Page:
An anonymous blogger identified only as "geekycoder" lauded the technology: "Technically, JavaFX enables me to leverage [the] Java skill set and Java technology that I am more comfortable with to deliver a compelling RIA solution. Because synergy between JavaFX and Java is excellent and the fact that JavaFX is built on the Java platform means that I can ensure that I have one of the best and supportive platforms to work in. In addition, JavaFX will enable me to be more productive in making it easier and quicker to create RIA solutions," for Web 2.0.
First revealed at the JavaOne conference in San Francisco in May 2007, JavaFX still is a work in progress. The official JavaFX Web page describes the project as "a powerful client technology for creating rich Internet applications with immersive media and content across the multiple screens of your life." It features the JavaFX Script scripting language for building rich Internet applications for desktop, mobile, TV and other consumer platforms.
"JavaFX Script, the language of JavaFX, doesn't replace Swing, the core Java GUI toolkit, but provides an alternative way of programming that hopefully will bring Java technology to the masses," according to geekycoder.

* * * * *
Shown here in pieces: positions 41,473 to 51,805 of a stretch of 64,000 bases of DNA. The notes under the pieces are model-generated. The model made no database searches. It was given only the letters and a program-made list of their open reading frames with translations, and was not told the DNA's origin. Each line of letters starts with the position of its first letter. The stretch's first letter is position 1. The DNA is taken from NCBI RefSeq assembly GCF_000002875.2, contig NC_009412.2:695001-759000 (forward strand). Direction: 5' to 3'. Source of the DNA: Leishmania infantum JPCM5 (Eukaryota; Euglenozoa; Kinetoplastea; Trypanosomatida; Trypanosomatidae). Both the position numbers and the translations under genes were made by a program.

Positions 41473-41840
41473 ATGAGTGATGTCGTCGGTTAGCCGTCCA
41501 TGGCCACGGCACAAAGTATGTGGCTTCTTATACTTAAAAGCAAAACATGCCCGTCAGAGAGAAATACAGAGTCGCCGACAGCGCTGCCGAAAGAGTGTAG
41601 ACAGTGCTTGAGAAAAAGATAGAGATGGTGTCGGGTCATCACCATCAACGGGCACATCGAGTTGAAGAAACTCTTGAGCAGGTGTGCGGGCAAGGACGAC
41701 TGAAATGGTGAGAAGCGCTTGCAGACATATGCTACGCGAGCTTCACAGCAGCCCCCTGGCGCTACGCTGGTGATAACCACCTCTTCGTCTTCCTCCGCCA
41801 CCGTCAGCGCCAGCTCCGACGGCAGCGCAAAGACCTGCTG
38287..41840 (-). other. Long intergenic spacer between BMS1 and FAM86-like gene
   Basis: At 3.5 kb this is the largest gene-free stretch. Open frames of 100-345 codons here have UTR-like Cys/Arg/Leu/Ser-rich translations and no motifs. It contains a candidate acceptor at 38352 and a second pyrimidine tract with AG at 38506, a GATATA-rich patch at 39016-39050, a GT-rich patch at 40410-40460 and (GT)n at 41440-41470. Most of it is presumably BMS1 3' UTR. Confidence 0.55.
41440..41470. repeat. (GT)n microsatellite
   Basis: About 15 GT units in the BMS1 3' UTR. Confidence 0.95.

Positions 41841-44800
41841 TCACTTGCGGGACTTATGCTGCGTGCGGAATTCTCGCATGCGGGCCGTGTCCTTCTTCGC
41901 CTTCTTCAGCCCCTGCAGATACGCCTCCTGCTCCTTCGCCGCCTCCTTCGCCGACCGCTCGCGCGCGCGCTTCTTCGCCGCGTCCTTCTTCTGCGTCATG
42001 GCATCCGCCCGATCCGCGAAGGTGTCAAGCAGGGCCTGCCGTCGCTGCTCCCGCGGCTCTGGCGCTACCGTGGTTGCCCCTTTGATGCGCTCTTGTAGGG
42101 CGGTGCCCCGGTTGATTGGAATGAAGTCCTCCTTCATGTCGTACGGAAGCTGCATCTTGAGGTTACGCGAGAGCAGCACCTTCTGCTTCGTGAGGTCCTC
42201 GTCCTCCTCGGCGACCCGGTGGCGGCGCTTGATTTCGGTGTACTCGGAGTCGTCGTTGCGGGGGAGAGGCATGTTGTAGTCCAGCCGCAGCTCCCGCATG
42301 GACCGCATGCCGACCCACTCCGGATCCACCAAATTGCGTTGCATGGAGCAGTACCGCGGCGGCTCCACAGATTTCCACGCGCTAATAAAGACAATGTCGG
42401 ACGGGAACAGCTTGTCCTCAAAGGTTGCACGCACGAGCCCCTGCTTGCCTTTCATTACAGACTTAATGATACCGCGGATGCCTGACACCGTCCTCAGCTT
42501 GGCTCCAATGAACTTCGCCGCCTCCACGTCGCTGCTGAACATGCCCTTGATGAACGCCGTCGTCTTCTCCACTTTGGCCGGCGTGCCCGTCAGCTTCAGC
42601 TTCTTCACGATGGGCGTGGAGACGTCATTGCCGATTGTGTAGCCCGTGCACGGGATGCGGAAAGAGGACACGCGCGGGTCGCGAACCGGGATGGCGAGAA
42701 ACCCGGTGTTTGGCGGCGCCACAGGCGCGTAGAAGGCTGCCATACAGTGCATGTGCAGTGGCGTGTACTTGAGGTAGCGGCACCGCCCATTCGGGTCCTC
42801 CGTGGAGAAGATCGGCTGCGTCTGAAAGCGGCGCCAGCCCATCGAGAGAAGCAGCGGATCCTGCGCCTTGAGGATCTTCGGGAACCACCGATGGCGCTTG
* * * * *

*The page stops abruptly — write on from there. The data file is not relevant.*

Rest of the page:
A preview version of a software development kit for JavaFX for desktop applications, supporting Windows and Macintosh, was released late last month. ( InfoWorld has reviewed this SDK.) Further deliverables are planned. JavaFX for Desktop 1.0, featuring a profile for desktop and browser deployments and a general-release SDK, is due this fall. JavaFX for Mobile 1.0, adding mobile support, is planned for spring 2009 release. TV support also is planned.
The JavaFX runtime is to be distributed with the Java VM. Licensing plans for device manufacturers also are to be revealed next spring. When manufacturers license Java Micro Edition, they will get the JavaFX mobile runtime.
JavaFX offers plug-in capabilities similar to Flash and Silverlight but also has a standard runtime -- the Java Virtual Machine -- to run applications outside a browser, Lehrbaum said. Other plug-in technologies will enable developers to use existing tools such as NetBeans or design tools such as Adobe Photoshop or Illustrator with JavaFX.
With JavaFX, Sun looks to build on momentum including the presence of Java on more than 2 billion handsets. "JavaFX takes that momentum and the advantages we have with Java but makes it much easier to create rich interactive and immersive experiences," Lehrbaum said.
Java, he said, has had great capabilities but has been difficult to use. JavaFX Script offers a declarative scripting language for developers to build interfaces in the way that they think about them, Lehrbaum said. "It matches the way they think about interfaces in their head and is very intuitive," he said.